The success of this approach has seen more and more enterprises adopting lightweight scripting languages that enable apps to be continuously delivered in response to changing business conditions.
Lightweight languages rise to the surface
As these pioneers have illustrated the success of their approach to app development, more enterprises are likely to start emulating this mobile app strategy.
The move toward more lightweight scripting languages to support mobile app delivery was apparent in an enterprise mobile maturity survey undertaken by Vanson Bourne on behalf of Red Hat in September 2015.
The survey of 200 enterprises in the U.S. and Europe found that, while the majority of respondents reported that they currently use heavyweight programming languages such as .NET (56 per cent) for app development, there is a shift toward lightweight scripting languages to support the continuous delivery of mobile apps. The proportion of respondents planning to use .NET as their main programming language in the next two years is 19 per cent.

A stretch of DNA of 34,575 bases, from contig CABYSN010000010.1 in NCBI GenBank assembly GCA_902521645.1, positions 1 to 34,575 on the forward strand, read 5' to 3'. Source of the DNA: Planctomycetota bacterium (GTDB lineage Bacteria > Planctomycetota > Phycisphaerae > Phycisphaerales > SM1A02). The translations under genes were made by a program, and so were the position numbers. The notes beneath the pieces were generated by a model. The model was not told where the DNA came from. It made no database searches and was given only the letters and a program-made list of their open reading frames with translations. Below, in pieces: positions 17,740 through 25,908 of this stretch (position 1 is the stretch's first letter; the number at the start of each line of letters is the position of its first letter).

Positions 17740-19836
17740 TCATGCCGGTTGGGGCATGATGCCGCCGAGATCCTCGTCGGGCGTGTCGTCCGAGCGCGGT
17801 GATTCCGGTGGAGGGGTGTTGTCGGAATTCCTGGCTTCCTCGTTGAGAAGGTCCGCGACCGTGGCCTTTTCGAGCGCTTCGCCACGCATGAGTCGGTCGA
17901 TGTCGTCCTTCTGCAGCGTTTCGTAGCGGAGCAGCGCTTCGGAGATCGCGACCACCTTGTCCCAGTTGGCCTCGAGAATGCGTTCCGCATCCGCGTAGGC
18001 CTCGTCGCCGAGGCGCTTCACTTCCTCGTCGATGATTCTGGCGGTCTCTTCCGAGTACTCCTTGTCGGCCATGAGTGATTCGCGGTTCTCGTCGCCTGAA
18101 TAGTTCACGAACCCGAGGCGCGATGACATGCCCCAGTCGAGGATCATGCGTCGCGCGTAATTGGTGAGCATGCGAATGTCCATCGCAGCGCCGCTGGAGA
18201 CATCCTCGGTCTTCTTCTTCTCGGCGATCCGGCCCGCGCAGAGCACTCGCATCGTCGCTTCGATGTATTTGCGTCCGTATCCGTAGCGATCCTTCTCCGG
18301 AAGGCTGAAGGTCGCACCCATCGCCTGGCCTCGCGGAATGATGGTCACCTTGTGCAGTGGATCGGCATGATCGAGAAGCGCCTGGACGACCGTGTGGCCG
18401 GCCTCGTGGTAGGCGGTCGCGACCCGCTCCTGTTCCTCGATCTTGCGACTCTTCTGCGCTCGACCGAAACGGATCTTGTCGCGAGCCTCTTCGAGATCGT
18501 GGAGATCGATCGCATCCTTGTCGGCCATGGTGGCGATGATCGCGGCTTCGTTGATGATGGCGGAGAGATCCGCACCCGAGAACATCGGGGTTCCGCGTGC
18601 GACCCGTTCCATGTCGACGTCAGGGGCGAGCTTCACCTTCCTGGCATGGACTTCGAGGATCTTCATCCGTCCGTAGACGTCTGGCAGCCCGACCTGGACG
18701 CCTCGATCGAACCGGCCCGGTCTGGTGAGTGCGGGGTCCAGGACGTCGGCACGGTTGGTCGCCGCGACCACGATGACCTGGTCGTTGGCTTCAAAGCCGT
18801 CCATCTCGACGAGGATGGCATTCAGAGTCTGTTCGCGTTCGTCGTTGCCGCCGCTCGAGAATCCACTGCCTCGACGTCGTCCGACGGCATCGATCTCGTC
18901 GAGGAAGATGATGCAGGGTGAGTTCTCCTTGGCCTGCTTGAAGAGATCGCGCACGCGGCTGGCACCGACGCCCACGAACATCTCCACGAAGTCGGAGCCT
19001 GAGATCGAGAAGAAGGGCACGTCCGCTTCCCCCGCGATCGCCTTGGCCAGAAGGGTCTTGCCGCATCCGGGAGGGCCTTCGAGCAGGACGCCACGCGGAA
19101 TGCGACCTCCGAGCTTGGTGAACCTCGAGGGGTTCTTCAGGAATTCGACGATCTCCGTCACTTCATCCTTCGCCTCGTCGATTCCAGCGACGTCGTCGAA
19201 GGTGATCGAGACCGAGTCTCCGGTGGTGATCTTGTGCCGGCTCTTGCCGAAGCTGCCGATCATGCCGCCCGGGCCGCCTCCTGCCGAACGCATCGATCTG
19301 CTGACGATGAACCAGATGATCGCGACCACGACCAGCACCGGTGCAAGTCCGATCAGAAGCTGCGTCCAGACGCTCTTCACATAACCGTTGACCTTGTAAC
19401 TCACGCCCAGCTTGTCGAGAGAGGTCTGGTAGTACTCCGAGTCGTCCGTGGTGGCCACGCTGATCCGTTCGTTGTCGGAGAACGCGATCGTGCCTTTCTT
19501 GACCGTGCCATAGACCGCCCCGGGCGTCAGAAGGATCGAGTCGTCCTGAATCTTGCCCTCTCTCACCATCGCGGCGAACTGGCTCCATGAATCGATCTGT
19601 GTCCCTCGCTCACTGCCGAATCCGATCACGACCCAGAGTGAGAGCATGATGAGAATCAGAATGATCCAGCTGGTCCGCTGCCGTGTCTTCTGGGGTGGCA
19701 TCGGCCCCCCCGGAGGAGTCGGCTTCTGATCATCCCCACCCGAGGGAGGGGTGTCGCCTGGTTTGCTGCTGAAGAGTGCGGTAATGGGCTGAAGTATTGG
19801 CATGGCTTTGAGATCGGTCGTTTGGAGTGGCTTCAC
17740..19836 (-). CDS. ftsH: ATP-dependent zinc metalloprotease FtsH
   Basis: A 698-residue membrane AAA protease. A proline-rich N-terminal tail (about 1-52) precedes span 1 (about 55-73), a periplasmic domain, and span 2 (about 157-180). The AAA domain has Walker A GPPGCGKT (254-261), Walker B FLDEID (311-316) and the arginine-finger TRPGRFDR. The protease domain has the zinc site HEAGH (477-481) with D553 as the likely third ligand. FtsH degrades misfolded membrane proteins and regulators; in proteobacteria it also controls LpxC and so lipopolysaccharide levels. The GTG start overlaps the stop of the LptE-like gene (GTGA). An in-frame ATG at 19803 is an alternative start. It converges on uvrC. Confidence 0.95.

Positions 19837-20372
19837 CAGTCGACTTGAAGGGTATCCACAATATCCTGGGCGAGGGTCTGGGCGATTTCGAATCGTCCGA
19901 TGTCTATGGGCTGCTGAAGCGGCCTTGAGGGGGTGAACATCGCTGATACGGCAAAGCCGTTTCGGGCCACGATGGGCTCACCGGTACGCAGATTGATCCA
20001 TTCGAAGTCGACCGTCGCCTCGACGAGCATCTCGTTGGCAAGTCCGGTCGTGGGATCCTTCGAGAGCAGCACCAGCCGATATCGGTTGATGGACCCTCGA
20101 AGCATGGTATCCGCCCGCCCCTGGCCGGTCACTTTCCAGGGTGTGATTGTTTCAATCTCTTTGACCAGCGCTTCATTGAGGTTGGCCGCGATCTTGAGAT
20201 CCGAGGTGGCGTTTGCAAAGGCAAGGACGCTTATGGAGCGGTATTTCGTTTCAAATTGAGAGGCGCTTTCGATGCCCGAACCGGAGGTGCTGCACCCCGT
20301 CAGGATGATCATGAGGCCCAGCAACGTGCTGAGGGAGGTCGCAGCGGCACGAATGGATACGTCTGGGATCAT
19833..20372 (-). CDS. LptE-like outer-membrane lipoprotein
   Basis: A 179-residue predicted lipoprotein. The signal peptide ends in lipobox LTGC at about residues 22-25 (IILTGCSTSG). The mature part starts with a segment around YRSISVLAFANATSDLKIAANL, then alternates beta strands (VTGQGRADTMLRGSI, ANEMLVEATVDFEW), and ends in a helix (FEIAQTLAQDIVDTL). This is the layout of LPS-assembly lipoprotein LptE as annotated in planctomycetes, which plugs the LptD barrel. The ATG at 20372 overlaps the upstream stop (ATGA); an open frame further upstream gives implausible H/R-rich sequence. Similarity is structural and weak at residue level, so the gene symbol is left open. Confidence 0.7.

Linking apps to existing systems
While cultural changes are afoot to meet the demand for mobile apps, security and back-end integration are still cited as two of the greatest barriers to the implementation of mobile apps in the enterprise. Vanson Bourne found that 31 per cent of respondents to the enterprise mobile maturity survey are meeting this challenge by using Mobile Backend-as-a-Service (MBaaS) to support the coding of server-facing functions that enable mobile apps to be linked to existing back-end systems.
MBaaS offers the advantage of allowing existing app code to be reused when connecting apps to different back-end systems, which helps to maximise development efficiency across multiple app projects. MBaaS can also be used to enable security functions such as developer access controls when apps are being developed collaboratively by cross-departmental teams, or a combination of outsourced and in-house teams.
Increased collaboration between business and IT